About the course
The course is divided into two sessions:
Session 1. This is the first two days, which accustom the participant to needle handling and instil the principles of safe needling; introduce the principles of point selection and the neurophysiological justification for these principles; the application of the principles to common pain conditions; and point finding on animals.
Session 2. During the second two days the approach is broadened and covers other conditions that may be treated with acupuncture, e.g. visceral and dermatological conditions, along with the introduction of electroacupuncture and further selected points, paper cases and live case demonstrations.
At the end of four-day course delegates should be able to:
- State the origins of acupuncture, as well as some of the controversies and define some common areas of agreement between the “Western” and the traditional Chinese Medicine (TCM) approach
- Understand the neurophysiological mechanisms involved in the effects of acupuncture
- Have palpated myofascial trigger points, understood their aetiology as currently understood and their relevance to acupuncture treatments.
- Define the “Western” approach to acupuncture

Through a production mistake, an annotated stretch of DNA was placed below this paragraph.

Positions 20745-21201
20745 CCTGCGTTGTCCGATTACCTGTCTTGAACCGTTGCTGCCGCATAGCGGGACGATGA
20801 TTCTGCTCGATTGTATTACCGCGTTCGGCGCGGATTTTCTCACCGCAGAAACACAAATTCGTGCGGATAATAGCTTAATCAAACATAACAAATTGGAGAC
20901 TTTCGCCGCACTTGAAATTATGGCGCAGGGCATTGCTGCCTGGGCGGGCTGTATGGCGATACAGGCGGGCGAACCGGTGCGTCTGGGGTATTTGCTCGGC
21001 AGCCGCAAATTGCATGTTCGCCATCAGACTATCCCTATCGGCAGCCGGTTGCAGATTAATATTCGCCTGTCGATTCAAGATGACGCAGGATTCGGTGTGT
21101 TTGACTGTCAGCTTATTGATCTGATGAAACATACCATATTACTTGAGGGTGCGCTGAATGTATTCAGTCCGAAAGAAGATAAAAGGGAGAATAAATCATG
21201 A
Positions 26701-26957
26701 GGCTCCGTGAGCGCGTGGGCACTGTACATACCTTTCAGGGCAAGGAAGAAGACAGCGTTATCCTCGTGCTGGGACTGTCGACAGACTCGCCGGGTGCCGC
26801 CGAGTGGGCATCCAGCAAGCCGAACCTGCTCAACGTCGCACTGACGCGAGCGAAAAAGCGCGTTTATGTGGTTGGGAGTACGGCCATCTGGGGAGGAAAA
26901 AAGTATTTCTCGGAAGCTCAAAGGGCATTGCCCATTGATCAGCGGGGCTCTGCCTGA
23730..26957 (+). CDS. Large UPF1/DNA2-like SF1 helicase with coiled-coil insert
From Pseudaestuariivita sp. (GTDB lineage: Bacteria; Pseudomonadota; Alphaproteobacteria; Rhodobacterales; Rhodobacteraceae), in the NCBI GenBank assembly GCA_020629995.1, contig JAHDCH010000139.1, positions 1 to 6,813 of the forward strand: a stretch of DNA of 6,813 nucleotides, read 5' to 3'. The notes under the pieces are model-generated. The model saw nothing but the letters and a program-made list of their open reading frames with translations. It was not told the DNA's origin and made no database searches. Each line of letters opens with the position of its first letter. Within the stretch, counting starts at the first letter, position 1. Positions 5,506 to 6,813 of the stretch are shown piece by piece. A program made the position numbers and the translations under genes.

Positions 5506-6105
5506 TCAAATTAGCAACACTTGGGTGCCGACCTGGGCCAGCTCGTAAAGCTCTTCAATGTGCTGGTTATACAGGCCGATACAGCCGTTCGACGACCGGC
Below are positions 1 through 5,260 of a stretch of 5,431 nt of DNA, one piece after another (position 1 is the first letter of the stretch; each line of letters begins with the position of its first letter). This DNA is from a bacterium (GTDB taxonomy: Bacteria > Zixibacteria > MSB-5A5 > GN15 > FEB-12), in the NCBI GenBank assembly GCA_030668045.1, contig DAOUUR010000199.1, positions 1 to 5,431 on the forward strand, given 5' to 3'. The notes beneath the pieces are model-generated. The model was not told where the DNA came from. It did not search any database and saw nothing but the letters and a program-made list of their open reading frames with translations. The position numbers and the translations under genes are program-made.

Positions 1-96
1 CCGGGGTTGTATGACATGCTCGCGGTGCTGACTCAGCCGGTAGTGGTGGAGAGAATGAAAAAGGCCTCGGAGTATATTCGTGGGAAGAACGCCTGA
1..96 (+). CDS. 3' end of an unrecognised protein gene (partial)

- Be able to apply the principles and safe practice of Western veterinary acupuncture.
- Be able to construct treatment plans, including needling sites and techniques for a variety of different conditions.
- Skills: Delegates can expect to finish the course with the confidence to use acupuncture safely and competently in a wide range of conditions. They will also be equipped to make decisions about whether acupuncture is a suitable treatment for a given patient.
- Materials: Each delegate will be provided with a set of course notes, a portfolio and a box of acupuncture needles so they will be able to get started on their first day back at the practice.
- Support: Delegates are also given membership of an e-group, where they can discuss cases and get advice and support from the lecturers and other members.